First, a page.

(Ghuzz Turks; in Russian, oguzy), Turkic-speaking tribes in Central and Middle Asia.
At the beginning of the seventh century, a tribal union of the Toquz-Oghuz (literally, “the nine Oghuz”) arose within the Turkic Kaganate. It is most likely that the Uighurs held the dominant position in the alliance. Under pressure from the Kirghiz, the Oghuz settled in the ninth century in what is now Sinkiang Province and in the present-day province of Kansu in the People’s Republic of China. Here the name “Toquz-Oghuz” was gradually replaced by “Uighur.”
Between the end of the ninth century and the middle of the tenth, an Oghuz tribal union formed in the regions around the Aral and Caspian seas. In the tenth century, an Oghuz state with its center at Yänikänt was established along the lower course of the Syr Darya. In the middle of the 11th century, this state was destroyed by Kipchaks migrating from the east. Some Oghuz tribes moved westward and settled on the southern Russian steppe; others, under the leadership of the Seljuks, conquered the countries of Southwest Asia. Later, many states arose, including those of the Seljuks and Seljukids, as well as the Sultanate of Konya, a very important political unit. The Oghuz played a major role in the racial evolution of the Turkmens, Azerbaijanis, Turks, Gagauz, and Kara-Kalpaks.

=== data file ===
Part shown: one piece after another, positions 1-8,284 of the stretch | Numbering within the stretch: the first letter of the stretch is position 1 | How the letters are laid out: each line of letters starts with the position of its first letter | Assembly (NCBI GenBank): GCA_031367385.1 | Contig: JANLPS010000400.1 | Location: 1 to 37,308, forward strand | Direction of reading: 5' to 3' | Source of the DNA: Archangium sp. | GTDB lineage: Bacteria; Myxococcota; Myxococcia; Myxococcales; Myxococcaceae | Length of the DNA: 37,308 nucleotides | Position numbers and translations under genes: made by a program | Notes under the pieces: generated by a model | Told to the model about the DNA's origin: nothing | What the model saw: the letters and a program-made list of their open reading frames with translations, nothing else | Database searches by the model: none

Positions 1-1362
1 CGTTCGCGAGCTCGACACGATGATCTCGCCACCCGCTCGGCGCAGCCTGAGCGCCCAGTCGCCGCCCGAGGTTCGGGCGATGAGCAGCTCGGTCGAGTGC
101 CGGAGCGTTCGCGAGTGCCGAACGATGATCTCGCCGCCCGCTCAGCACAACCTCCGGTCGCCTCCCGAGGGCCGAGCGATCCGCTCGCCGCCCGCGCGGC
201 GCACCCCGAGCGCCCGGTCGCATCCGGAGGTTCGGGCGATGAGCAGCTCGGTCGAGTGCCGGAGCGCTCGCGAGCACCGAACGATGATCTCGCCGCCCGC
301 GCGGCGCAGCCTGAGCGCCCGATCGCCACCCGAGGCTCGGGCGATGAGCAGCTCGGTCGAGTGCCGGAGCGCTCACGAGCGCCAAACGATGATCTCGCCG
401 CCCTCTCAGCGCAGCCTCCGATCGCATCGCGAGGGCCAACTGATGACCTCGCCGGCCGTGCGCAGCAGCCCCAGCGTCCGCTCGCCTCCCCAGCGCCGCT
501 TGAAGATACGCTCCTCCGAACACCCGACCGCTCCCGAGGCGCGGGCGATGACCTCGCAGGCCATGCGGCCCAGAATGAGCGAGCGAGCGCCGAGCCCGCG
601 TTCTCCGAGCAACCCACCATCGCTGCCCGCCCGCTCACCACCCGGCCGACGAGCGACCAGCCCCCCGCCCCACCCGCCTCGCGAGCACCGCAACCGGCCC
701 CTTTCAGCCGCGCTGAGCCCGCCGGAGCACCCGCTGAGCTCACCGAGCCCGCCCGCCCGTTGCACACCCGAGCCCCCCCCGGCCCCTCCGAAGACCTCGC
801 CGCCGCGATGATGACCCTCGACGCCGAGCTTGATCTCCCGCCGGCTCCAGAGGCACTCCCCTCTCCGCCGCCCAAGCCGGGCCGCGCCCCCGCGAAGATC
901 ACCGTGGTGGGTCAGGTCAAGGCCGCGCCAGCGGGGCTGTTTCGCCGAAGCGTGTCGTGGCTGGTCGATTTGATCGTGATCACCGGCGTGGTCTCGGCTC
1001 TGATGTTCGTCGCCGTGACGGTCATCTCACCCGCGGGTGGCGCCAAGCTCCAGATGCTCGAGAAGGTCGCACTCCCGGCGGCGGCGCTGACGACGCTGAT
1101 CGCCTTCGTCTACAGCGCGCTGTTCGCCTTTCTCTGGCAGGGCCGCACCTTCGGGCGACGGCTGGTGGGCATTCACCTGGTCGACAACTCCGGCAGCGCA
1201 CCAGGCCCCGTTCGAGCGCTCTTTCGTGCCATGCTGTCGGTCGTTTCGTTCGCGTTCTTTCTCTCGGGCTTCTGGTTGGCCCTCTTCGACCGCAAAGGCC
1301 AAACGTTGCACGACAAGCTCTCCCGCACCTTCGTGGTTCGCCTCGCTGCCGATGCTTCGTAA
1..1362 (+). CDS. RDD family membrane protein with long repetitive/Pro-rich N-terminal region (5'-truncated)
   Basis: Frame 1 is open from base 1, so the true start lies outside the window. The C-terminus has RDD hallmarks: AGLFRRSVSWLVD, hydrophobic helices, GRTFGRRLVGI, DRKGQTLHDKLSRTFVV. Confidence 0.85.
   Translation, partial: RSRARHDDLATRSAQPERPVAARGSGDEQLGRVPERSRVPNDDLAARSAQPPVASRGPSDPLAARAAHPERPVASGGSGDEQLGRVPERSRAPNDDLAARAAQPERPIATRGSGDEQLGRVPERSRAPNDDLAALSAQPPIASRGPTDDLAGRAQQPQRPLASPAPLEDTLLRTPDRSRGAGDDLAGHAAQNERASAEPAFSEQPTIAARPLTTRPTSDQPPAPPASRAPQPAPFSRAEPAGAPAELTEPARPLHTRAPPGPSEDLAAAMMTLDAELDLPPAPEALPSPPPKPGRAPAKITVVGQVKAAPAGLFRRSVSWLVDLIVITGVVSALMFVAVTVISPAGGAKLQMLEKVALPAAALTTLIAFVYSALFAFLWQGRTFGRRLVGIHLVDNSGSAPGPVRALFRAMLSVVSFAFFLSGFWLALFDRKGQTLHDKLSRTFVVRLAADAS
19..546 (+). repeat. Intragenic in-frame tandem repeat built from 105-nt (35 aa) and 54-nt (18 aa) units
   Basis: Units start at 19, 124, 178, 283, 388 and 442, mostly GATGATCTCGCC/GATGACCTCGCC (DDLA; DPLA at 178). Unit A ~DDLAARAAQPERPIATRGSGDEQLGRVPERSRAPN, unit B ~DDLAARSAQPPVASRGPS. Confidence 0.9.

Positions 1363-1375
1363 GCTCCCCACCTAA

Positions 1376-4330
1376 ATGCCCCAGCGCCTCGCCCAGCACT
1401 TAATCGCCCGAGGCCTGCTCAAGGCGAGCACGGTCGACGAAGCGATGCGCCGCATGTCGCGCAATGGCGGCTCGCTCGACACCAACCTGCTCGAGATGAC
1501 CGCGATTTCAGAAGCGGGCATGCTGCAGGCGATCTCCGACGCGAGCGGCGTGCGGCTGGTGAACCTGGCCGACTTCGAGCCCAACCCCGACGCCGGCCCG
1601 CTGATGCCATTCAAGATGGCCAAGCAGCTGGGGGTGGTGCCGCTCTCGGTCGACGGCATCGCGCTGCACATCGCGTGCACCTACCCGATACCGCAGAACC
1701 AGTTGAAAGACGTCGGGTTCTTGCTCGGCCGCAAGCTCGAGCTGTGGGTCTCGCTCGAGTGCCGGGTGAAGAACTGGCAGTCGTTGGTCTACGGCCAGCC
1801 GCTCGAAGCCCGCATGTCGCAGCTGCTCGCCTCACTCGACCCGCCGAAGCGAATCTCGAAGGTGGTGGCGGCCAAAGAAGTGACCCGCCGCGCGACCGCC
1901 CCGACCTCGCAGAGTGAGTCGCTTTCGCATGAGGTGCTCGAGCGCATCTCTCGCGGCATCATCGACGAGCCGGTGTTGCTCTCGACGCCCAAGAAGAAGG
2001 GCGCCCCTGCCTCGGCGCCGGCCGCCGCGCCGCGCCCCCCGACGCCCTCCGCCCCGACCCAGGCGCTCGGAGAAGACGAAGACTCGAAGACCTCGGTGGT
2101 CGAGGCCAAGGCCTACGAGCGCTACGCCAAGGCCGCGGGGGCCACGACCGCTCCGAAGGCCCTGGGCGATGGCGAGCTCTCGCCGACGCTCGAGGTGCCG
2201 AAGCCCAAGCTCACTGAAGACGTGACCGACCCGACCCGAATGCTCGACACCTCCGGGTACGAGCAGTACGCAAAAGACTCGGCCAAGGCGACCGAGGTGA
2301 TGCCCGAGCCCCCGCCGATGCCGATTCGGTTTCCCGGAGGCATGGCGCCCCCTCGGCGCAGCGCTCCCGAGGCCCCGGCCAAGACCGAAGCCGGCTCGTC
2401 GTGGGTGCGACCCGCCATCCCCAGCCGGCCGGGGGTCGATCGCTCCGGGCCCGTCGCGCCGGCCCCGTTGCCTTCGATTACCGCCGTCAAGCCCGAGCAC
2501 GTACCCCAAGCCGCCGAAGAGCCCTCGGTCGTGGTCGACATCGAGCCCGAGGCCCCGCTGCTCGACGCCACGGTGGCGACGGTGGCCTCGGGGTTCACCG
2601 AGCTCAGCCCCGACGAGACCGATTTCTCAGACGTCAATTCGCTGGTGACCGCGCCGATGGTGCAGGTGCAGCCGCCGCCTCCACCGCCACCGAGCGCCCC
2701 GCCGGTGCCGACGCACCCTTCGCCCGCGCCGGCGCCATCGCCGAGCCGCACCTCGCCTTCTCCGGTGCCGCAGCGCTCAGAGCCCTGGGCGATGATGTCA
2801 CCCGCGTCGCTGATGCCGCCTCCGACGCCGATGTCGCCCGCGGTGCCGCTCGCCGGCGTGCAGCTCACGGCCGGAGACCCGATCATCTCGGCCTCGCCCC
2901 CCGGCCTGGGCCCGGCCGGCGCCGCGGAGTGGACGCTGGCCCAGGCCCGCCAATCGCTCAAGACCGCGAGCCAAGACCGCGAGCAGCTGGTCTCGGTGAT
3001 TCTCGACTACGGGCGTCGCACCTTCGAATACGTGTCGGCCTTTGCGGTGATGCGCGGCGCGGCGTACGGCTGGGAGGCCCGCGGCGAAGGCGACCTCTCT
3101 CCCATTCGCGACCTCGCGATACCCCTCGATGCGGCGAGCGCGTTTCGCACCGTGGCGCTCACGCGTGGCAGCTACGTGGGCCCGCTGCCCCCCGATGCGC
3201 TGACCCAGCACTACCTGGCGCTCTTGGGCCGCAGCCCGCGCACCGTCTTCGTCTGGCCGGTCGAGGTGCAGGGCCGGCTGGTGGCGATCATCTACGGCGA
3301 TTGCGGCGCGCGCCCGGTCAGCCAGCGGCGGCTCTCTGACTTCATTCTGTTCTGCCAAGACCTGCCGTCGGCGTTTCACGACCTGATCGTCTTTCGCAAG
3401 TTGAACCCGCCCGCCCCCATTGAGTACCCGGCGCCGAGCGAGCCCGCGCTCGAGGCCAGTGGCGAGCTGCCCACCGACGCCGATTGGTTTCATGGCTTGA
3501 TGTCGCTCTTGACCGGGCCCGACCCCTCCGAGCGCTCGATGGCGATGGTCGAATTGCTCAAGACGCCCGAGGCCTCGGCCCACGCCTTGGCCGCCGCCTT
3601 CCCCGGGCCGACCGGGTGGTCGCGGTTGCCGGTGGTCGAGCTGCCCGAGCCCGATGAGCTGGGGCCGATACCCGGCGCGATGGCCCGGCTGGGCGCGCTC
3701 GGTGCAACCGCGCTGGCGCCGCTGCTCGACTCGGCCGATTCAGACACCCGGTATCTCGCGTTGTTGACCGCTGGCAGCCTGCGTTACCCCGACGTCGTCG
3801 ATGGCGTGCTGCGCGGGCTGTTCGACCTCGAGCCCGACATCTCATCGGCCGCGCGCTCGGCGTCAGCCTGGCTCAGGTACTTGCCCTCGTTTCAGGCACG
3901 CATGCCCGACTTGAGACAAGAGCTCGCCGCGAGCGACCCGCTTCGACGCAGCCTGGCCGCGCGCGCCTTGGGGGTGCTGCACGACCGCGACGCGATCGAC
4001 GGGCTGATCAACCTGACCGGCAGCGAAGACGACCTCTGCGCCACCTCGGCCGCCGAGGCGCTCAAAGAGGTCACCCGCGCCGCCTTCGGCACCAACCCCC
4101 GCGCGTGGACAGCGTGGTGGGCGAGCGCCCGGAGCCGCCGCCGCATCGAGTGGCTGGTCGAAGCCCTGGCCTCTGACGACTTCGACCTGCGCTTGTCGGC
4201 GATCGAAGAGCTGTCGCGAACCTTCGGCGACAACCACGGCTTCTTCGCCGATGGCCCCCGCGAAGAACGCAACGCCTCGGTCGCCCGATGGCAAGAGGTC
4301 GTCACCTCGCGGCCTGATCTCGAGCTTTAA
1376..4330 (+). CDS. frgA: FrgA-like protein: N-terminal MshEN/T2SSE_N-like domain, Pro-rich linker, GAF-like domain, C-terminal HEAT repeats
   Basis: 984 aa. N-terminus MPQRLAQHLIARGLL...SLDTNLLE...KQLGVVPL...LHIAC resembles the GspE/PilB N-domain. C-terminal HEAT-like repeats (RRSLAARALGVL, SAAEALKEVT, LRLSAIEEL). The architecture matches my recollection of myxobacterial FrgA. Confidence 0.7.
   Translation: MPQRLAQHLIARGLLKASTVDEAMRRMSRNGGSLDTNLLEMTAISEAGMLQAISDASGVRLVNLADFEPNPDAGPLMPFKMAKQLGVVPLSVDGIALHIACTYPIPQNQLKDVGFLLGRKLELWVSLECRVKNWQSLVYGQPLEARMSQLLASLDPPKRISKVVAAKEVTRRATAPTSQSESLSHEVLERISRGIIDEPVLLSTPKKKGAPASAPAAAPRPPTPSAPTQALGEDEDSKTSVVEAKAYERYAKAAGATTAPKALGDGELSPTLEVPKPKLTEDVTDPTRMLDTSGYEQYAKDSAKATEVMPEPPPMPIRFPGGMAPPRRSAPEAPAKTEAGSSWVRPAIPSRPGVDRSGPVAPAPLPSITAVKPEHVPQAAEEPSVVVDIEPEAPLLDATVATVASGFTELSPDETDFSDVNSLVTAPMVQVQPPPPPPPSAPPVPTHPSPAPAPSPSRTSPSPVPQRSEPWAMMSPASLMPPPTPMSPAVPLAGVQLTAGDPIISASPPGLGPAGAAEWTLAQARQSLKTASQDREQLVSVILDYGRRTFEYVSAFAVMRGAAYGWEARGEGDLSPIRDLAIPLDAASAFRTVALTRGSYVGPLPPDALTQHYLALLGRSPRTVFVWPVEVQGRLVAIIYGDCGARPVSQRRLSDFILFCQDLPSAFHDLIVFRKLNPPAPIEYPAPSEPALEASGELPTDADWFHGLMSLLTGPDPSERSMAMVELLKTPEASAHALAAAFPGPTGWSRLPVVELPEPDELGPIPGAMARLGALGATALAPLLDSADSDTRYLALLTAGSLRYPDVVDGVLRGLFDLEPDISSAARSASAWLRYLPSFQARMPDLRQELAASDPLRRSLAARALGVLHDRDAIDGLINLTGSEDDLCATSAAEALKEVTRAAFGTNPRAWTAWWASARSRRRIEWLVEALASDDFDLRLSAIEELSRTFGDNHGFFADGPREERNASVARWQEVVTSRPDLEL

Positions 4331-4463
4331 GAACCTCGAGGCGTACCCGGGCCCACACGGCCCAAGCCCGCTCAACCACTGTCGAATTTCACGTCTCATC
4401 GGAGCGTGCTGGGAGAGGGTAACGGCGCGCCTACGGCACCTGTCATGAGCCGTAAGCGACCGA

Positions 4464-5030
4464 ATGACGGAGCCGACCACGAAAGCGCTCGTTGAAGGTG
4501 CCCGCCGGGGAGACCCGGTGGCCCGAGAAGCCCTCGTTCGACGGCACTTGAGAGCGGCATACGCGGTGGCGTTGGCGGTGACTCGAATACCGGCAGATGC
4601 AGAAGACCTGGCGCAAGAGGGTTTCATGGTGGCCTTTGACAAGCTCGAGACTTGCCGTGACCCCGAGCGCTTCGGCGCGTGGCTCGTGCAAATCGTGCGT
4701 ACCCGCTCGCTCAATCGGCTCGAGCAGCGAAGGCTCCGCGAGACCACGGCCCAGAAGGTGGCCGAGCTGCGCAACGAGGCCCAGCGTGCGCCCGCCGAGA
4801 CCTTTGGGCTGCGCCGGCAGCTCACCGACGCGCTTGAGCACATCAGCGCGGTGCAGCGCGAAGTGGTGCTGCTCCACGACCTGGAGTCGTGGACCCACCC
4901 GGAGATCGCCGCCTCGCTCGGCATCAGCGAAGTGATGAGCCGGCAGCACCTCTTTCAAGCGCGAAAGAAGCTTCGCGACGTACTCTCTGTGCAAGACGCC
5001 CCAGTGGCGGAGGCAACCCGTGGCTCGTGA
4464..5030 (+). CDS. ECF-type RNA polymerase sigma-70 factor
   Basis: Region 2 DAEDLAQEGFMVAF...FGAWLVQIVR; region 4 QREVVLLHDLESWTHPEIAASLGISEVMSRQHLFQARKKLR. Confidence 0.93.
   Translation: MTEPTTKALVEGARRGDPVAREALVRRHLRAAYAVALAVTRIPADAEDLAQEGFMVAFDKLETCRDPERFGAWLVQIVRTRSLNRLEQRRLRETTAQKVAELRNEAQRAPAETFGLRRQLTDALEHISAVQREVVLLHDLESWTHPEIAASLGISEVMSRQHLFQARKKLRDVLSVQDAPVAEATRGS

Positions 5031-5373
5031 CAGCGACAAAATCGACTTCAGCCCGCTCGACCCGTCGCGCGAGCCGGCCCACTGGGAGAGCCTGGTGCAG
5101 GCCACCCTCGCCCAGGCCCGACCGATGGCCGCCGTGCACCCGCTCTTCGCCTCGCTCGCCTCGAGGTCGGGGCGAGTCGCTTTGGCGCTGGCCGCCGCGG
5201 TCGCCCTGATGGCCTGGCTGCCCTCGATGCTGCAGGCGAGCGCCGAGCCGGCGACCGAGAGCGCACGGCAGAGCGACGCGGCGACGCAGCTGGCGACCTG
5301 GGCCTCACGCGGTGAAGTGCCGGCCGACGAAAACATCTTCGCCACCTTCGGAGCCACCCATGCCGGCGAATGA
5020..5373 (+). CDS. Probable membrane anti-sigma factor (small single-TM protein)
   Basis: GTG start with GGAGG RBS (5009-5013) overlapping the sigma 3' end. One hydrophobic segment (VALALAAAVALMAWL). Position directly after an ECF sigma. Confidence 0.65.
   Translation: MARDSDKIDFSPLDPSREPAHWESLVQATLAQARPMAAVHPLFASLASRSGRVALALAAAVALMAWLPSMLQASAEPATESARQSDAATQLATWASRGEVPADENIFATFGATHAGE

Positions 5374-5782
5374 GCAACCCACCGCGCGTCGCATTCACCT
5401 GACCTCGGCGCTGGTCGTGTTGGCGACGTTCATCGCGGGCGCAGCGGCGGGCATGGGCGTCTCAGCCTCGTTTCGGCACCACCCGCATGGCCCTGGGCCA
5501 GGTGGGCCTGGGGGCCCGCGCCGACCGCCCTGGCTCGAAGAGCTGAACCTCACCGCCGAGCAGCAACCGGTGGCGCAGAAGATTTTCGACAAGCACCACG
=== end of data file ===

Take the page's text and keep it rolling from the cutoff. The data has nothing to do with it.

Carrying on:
REFERENCESBartol’d, V. V. “Guzz.” Soch., vol. 5. Moscow, 1968. Pages 524–27.
Gordlevskii, V. A. Izbr. soch., vol. 1. Moscow, 1960. (See index.)
Agadzhanov, S. G. Ocherki istorii oguzov i turkmen Srednei Azii IX-XIII vv. Ashkhabad, 1969.
László, F. “Die Tokuz-oguz und die Köktürken.” Analecta orientalia, vol. 1. Budapest, 1942.
Hamilton, J. R. Les Ouïghours à l’époque des Cing dynasties d’après les documents chinois. Paris, 1955.
Cahen, C. Pre-Ottoman Turkey. London, 1968.
S. G. KLIASHTORNYI